A mentor like few others, Prince leaves protege legacy

Singer Prince, who suddenly died last week at age 57, delighted in working with lesser-known musicians, some of whom would perform in his back-up bands or side projects.
Singer Prince, who suddenly died last week at age 57, delighted in working with lesser-known musicians, some of whom would perform in his back-up bands or side projects. PHOTO: REUTERS

New York (AFP) - Prince may not have had biological children but he is survived by a vast number of proteges, who found in the late pop icon a mentor like few others.

For dozens of artists, most of them women and many plucked from obscurity, Prince became a cross between a producer and a father figure who would invite them into his inner sanctum, the Paisley Park complex in Minnesota.

The Purple One, who suddenly died last week at age 57, was legendary for his stamina and capable of playing virtually every instrument on his own.

But he nonetheless delighted in working with lesser-known musicians, some of whom would perform in his back-up bands or side projects such as The Revolution, Apollonia 6 and The Family.

Artists who saw their careers rise or be revived thanks to Prince include pop singers Sheila E. and Sheena Easton, "Queen of Funk" Chaka Khan, R&B great Mavis Staples and dancer-turned-singer-turned-model Carmen Electra.

The prolific Prince also wrote hits popularised by other artists - including Sinead O'Connor's Nothing Compares 2 U and The Bangles' Manic Monday - but with most of his proteges, he appeared to rejoice in a backseat production role rather than pushing his own sound.

Ingrid Chavez, a poet and songwriter, met Prince at a bar in 1987 when she was living in Minneapolis and shared her writing with him. She said he contacted her a few nights later.

"He was like, 'I have a studio I want you to go in and produce something,'" she told AFP. "I came out with something that he thought was really strange, but it was uniquely me and he knew that I did what I said that I do," she said.

Chavez soon appeared on Prince's Lovesexy album on tracks including Alphabet Street and portrayed the pop star's love interest in the 1990 movie Graffiti Bridge, a sequel to the classic Purple Rain. "It was very surprising. I had never done any acting and I have never done any acting after that," she said with a laugh.

As for her own work, Chavez in 1991 released through Paisley Park Records an album of spoken word - true to her artistic wishes but going against pop formulas.

So why did one of the era's most celebrated musicians spend so much time with little-known artists? For Chavez, Prince simply enjoyed making music and understood the deep gratification of finishing a recording.

"I know it's kind of silly sounding, but I think he really enjoyed seeing people's dreams come true, if he thought you had enough potential and drive and you believed in yourself," she said.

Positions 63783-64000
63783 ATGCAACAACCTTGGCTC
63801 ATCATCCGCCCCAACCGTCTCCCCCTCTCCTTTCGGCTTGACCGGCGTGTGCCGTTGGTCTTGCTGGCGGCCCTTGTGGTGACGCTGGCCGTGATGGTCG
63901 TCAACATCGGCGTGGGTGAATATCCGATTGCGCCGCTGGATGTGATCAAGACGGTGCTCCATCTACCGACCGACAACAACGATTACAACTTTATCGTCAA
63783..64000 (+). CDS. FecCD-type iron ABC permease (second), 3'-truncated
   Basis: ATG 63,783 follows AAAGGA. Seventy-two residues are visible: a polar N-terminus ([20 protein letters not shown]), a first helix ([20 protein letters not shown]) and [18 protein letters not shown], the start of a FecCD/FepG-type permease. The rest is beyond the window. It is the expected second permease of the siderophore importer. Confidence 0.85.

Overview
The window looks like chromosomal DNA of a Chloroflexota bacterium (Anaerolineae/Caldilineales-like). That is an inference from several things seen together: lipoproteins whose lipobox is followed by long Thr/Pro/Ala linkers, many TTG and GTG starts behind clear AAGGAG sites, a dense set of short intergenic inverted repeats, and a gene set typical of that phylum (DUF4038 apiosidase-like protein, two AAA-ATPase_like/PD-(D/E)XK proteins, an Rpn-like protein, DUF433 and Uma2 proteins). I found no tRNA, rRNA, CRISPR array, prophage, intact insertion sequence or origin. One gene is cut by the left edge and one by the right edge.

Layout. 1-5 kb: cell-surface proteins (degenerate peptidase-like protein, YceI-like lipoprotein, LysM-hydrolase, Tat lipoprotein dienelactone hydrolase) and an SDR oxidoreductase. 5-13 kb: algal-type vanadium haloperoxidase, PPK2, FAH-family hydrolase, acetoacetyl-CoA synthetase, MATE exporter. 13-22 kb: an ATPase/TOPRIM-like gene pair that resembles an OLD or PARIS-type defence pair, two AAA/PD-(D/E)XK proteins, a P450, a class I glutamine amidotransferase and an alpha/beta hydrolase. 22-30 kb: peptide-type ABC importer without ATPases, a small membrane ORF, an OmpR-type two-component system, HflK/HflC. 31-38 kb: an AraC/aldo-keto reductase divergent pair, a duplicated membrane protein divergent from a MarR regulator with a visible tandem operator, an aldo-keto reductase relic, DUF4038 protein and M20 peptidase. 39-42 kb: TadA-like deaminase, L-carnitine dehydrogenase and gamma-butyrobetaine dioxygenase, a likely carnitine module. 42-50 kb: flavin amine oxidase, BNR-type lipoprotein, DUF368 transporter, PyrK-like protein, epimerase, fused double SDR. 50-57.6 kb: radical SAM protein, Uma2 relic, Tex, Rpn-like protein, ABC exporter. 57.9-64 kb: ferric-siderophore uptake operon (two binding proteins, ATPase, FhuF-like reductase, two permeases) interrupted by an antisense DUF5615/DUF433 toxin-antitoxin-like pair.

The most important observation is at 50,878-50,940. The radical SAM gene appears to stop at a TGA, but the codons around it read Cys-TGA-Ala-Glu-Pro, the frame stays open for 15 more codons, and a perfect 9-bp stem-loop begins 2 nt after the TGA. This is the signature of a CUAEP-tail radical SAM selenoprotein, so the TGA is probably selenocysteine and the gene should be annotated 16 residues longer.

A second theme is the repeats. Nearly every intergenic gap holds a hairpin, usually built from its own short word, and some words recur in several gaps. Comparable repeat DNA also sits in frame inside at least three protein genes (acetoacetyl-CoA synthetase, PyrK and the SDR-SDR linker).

Chavez, whose credits include co-writing Madonna's erotic Justify My Love, plans a new spoken-word album later this year on the 25th anniversary of her work with Prince and said she was "completely devastated" he would not be there.

"In my heart, it will be my little record that I wish he could have heard," she said.

Collaborations are not rare in the music world, with hip-hop in particular full of tie-ups.

But Prince was unusual in the sheer extent to which he discovered and championed artists, many of them far from being household names.

In his final months he would make weekly recommendations on streaming service Tidal where he recently heaped praise on little-known soul singer Sidibe.

Prince, who defied conventional record releases, last year sent widely to reporters a free download of the debut album recorded at Paisley Park by R&B singer Judith Hill, whom he declared would become a superstar.

Hill, best known earlier as a contestant on the television show The Voice, wrote on Twitter after Prince's death that she felt "scared and alone." Prince was not without critics. O'Connor had a notable feud with Prince, the details of which are contested.

Wendy Melvoin, a guitarist with The Revolution, said Prince sincerely believed in the musical worth of his proteges but added that many of them would not ordinarily have been able to sell records.

"Prince liked to be your saviour. He liked to promise the world to you and he liked to be the guy who could deliver that to you and make you feel bigger than life," she told Out magazine in 2009.

Prince's last back-up band was an all-female trio called 3rdeyegirl, whose drummer Hannah Welton is married to Joshua Welton, a co-producer and musician with Prince.

In an emotional tribute to Prince that she posted on Monday on social media, Welton, who is pregnant, said that Prince "loved love" and encouraged the married couple to spend maximum time together.

"Prince quickly became more than just 'the artist' to us. He wasn't our 'boss.' In fact he didn't like it when people called him that.

"He was our GREAT friend. Our mentor. Our confidant. Our brother. And (he) even became somewhat like a protective father figure over us."